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A dazzliing visual extravaganza
The convoluted plot is incidental to the glories of this no-expense spared extravaganza about 16th Century Siam.. The stunning sets, costumes and battle scenes are worth all three hours of this amazing film.
The best of Richard Pryor in a slice of Watts ghetto life
This rarely seen gem has Richard Pryor running on all twelve cylinders, stashed in a Watts bar, rapping with his buddies, the high point of a fascinating unvarnished view of ghetto life that slid down a black hole. This is one of a kind.
Laughter on the 23rd Floor (2001)
Gets funnier and more poignant with repeated viewings
A ring-tailed wonder of a non-stop spritzer with a dynamite cast headed by the incredible Nathan Lane. One of Neil Simon's all-time best, worth seeing over and over. It ranks with the classic comedies of Billy Wilder and Preston Sturges.
Festival in Cannes (2001)
Vicious non-satire of Holywood deal-making from the inside.
Henry Jaglom, who knows his way around movie deal-making from the inside, made a vicious thrust at the film industry, located at Cannes with an all-star cast and a wealth of cameos. Critics who panned this brilliant non-lampoon missed the point. If movie nuts (like myself) ever entertained fantasies of making a big time film, Henry Jaglom's satire will cure them.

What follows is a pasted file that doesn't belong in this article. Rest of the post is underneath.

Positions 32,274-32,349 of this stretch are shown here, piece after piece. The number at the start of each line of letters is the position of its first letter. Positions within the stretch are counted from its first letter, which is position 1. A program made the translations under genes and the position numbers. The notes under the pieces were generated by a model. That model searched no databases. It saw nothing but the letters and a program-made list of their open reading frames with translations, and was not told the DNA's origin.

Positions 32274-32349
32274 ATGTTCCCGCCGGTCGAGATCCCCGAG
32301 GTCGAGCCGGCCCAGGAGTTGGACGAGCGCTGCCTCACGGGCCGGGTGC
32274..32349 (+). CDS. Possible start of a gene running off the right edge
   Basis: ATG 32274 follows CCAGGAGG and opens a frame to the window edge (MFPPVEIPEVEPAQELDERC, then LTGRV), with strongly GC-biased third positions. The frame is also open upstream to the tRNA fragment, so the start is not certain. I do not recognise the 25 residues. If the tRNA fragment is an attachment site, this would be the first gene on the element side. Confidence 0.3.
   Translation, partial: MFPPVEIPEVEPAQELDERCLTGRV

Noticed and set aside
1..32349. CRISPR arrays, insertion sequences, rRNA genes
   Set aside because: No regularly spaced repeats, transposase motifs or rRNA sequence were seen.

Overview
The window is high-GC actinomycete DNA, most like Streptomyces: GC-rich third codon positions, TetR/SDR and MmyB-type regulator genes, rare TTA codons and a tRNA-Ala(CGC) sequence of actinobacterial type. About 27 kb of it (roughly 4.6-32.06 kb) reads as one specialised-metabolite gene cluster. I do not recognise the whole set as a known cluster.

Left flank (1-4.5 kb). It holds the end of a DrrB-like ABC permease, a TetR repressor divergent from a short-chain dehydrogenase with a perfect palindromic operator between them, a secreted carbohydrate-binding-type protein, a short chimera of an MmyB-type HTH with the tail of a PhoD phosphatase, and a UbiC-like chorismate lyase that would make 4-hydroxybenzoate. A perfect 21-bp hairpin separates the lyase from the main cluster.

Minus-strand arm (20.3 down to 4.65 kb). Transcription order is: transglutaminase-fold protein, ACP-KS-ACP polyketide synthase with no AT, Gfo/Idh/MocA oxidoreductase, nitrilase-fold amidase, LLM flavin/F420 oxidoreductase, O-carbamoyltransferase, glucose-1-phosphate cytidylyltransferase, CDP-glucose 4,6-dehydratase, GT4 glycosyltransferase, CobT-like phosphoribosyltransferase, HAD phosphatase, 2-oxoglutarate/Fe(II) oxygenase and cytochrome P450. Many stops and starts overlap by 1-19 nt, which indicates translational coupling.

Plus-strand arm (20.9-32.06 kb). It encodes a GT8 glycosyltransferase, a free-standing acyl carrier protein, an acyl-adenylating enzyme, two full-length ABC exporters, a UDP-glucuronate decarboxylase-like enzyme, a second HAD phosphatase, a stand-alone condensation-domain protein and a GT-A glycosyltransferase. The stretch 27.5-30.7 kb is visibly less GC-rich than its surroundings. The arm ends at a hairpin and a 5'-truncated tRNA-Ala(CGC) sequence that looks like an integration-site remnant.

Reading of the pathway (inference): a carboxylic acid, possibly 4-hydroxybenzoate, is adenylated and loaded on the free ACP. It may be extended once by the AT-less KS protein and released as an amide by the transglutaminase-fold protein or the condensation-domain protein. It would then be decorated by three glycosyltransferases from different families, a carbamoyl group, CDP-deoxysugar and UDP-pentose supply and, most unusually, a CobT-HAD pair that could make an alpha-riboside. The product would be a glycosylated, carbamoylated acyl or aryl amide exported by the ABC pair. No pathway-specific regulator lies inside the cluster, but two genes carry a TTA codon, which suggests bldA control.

Harlan County War (2000)
Honest account of "class warfare" in Bloody Harlan Co.
In the tradition of "Norma Rae," this honest and commendable account of the on-going "class warfare" in Bloody Harlan County between the coal mine workers and the mine owners provides a gritty history lesson, especially for young viewers unfamiliar with this vital chapter in our labor struggles. Holly Hunter is nothing less than magnificent, as is the entire cast superbly directed by Tony Bill. The authetic music of Appallachia aids considerably to this must-see film.
Dazzling script of unusual ingenuity .
The script of Gary Rosen is the real star of this satiric depth-charge with Hollywood as the prime target, obviously written from the inside by Someone Who Knows. A genuine sleeper, it boasts a boss cast adept at Altmanesque overlapping dialogue: Stephen Rea and the underrated Illeana Douglas. Here's a gem that slipped between the cracks with a plot with more twists than a pretzel.
Wild, whooping insider satire of Hollywood madness.
Laughs come loud and often in this "Putney Swope" genre satire of contemporary Hollywood scripted by those in the know, with an incredible cast in an obvious labor of love, wherein the in-jokes abound in every frame. Eric Idle as the manic Brit director Alan Smithee turns in a bravura performance, as does Ryan O'Neal. The internet "critics" who panned it are humor-impaired.